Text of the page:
Keep Reading Show less

Empathy. Compassion. Heart-to-heart human connection. These qualities of leadership may not be flashy or loud, but they speak volumes when we see them in action.

A clip of Joe Biden is going viral because it reminds us what that kind of leadership looks like. The video shows a key moment at a memorial service for Chris Hixon, the athletic director at Marjory Stoneman Douglas High School in Parkland, Florida in 2018. Hixon had attempted to disarm the gunman who went on a shooting spree at the school, killing 17 people—including Hixon—and injuring 17 more.

Biden asked who Hixon's parents were as the clip begins, and is directed to his right. Hixon's wife introduces herself, and Biden says, "God love you." As he starts to walk away, a voice off-camera says something and Biden immediately turns around. The voice came from Hixon's son, Corey, and the moments that followed are what have people feeling all their feelings.

Keep Reading Show less
Photo by Tim Mossholder on Unsplash
True

Glenda moved to Houston from Ohio just before the pandemic hit. She didn't know that COVID-19-related delays would make it difficult to get her Texas driver's license and apply for unemployment benefits. She quickly found herself in an impossible situation — stranded in a strange place without money for food, gas, or a job to provide what she needed.

Alone, hungry, and scared, Glenda dialed 2-1-1 for help. The person on the other end of the line directed her to the Houston-based nonprofit Bread of Life, founded by St. John's United Methodist pastors Rudy and Juanita Rasmus.

For nearly 30 years, Bread of Life has been at the forefront of HIV/AIDS prevention, eliminating food insecurity, providing permanent housing to formerly homeless individuals and disaster relief.

Glenda sat in her car for 20 minutes outside of the building, trying to muster up the courage to get out and ask for help. She'd never been in this situation before, and she was terrified.

When she finally got out, she encountered Eva Thibaudeau, who happened to be walking down the street at the exact same time. Thibaudeau is the CEO of Temenos CDC, a nonprofit multi-unit housing development also founded by the Rasmuses, with a mission to serve Midtown Houston's homeless population.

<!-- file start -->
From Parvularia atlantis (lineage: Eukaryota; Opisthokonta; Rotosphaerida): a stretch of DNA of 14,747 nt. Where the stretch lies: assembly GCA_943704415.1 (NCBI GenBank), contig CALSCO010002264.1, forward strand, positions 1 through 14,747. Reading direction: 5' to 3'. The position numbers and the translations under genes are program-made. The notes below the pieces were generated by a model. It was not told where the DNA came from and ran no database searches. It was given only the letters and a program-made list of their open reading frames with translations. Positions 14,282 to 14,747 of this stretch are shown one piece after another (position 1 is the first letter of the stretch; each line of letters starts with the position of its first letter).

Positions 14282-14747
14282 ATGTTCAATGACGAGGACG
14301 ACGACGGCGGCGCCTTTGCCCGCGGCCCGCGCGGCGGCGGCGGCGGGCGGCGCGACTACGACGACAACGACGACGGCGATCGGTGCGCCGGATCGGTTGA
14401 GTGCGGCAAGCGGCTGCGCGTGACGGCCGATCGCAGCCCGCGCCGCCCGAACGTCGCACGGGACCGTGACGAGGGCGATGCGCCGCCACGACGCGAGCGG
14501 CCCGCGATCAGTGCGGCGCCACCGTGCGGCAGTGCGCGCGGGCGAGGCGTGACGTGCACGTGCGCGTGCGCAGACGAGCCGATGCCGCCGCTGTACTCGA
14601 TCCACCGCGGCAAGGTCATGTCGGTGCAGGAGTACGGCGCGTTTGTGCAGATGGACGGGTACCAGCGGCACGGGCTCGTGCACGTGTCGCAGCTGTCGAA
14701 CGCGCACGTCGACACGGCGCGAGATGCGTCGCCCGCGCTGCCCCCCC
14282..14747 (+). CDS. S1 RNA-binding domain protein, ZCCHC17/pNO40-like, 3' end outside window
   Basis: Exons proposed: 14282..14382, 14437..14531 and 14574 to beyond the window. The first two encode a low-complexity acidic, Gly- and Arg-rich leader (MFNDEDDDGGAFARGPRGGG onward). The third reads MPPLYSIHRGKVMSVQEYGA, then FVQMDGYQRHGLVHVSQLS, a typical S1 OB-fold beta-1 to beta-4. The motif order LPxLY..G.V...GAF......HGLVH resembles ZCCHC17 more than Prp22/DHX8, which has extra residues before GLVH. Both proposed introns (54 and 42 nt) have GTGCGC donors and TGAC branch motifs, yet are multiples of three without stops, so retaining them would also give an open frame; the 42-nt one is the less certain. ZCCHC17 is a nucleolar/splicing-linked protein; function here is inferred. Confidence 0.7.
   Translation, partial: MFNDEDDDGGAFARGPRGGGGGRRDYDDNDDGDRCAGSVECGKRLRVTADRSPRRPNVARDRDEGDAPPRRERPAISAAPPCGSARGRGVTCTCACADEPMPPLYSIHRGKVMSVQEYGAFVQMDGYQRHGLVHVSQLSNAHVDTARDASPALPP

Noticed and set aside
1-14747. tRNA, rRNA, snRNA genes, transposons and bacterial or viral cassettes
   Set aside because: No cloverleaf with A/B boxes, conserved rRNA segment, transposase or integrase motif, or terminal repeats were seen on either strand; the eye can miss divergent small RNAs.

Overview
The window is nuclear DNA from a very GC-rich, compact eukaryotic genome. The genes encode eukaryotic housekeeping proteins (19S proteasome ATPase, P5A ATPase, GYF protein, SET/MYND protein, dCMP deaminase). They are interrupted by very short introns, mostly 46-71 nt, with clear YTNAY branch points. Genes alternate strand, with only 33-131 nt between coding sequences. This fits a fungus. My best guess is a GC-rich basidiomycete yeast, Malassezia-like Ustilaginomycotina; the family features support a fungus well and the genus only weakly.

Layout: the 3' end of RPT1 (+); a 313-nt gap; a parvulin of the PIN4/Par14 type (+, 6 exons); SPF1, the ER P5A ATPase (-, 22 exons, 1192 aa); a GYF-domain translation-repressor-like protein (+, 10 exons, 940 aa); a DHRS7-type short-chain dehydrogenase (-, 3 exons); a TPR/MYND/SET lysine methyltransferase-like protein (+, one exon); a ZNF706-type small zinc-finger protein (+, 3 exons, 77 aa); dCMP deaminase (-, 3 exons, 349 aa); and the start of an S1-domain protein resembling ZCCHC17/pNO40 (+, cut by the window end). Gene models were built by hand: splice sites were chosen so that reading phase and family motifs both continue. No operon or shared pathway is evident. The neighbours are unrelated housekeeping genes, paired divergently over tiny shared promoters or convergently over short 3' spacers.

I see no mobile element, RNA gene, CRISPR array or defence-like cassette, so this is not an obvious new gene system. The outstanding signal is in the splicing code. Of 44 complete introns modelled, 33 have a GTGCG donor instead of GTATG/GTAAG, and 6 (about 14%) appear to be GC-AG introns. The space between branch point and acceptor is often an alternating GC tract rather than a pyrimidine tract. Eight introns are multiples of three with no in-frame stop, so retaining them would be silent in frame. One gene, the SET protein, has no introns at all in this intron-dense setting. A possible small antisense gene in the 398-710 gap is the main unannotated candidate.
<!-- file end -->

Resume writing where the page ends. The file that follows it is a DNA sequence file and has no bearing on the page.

Keep Reading Show less
Library of Congress

When we think about the era of American slavery, many of us tend to think of it as the far distant past. While slavery doesn't exist as a formal institution today, there are people living who knew formerly enslaved black Americans first-hand. In the wide arc of history, the legal enslavement of people on U.S. soil is a recent occurrence—so recent, in fact, that we have voice recordings of interviews with people who lived it.

Keep Reading Show less

The English language is constantly evolving, and the faster the world changes, the faster our vocabulary changes. Some of us grew up in an age when a "wireless router" would have been assumed to be a power tool, not a way to get your laptop (which wasn't a thing when I was a kid) connected to the internet (which also wasn't a thing when I was a kid, at least not in people's homes).

It's interesting to step back and look at how much has changed just in our own lifetimes, which is why Merriam-Webster's Time Traveler tool is so fun to play with. All you do is choose a year, and it tells you what words first appeared in print that year.

For my birth year, the words "adult-onset diabetes," "playdate," and "ATM" showed up in print for the first time, and yes, that makes me feel ridiculously old.

It's also fun to plug in the years of different people's births to see how their generational differences might impact their perspectives. For example, let's take the birth years of the oldest and youngest members of Congress:

Keep Reading Show less